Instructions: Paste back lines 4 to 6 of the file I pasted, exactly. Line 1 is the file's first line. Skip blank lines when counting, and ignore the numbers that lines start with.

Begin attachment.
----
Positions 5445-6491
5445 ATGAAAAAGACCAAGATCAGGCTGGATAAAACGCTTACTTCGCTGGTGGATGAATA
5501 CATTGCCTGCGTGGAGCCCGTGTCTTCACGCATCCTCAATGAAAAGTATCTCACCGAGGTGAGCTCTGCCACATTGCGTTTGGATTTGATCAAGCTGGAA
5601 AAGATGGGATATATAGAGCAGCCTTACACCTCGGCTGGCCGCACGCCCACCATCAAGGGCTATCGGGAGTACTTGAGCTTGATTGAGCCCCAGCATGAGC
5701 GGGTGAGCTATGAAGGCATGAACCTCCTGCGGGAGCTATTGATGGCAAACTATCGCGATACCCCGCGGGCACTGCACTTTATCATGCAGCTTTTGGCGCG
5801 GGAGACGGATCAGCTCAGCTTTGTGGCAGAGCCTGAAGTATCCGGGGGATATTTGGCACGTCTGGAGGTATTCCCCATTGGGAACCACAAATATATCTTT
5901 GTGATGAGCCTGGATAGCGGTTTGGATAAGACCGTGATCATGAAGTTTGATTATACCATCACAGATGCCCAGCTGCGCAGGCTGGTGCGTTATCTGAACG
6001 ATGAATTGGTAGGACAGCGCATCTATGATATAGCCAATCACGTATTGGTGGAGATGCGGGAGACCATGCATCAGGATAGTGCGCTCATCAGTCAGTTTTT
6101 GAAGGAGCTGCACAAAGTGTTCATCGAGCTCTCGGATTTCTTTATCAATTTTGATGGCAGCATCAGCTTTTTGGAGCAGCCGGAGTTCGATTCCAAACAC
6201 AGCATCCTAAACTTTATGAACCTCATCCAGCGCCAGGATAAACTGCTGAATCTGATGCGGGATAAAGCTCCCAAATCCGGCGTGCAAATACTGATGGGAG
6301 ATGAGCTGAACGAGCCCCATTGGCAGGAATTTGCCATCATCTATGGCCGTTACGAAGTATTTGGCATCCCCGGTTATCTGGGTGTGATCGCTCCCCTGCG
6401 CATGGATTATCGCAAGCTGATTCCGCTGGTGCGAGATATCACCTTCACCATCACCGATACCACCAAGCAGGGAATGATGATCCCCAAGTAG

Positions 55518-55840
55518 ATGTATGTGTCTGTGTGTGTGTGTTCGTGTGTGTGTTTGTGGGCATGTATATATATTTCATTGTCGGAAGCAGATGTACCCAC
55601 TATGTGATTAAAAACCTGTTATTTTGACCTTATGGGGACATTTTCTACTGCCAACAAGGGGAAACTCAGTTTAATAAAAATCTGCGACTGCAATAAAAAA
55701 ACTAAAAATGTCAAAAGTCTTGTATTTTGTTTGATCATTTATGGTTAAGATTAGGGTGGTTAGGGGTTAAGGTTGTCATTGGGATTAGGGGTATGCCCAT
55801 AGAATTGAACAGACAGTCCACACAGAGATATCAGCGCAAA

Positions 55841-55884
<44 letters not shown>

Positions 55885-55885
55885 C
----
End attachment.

5601 AAGATGGGATATATAGAGCAGCCTTACACCTCGGCTGGCCGCACGCCCACCATCAAGGGCTATCGGGAGTACTTGAGCTTGATTGAGCCCCAGCATGAGC
5701 GGGTGAGCTATGAAGGCATGAACCTCCTGCGGGAGCTATTGATGGCAAACTATCGCGATACCCCGCGGGCACTGCACTTTATCATGCAGCTTTTGGCGCG
5801 GGAGACGGATCAGCTCAGCTTTGTGGCAGAGCCTGAAGTATCCGGGGGATATTTGGCACGTCTGGAGGTATTCCCCATTGGGAACCACAAATATATCTTT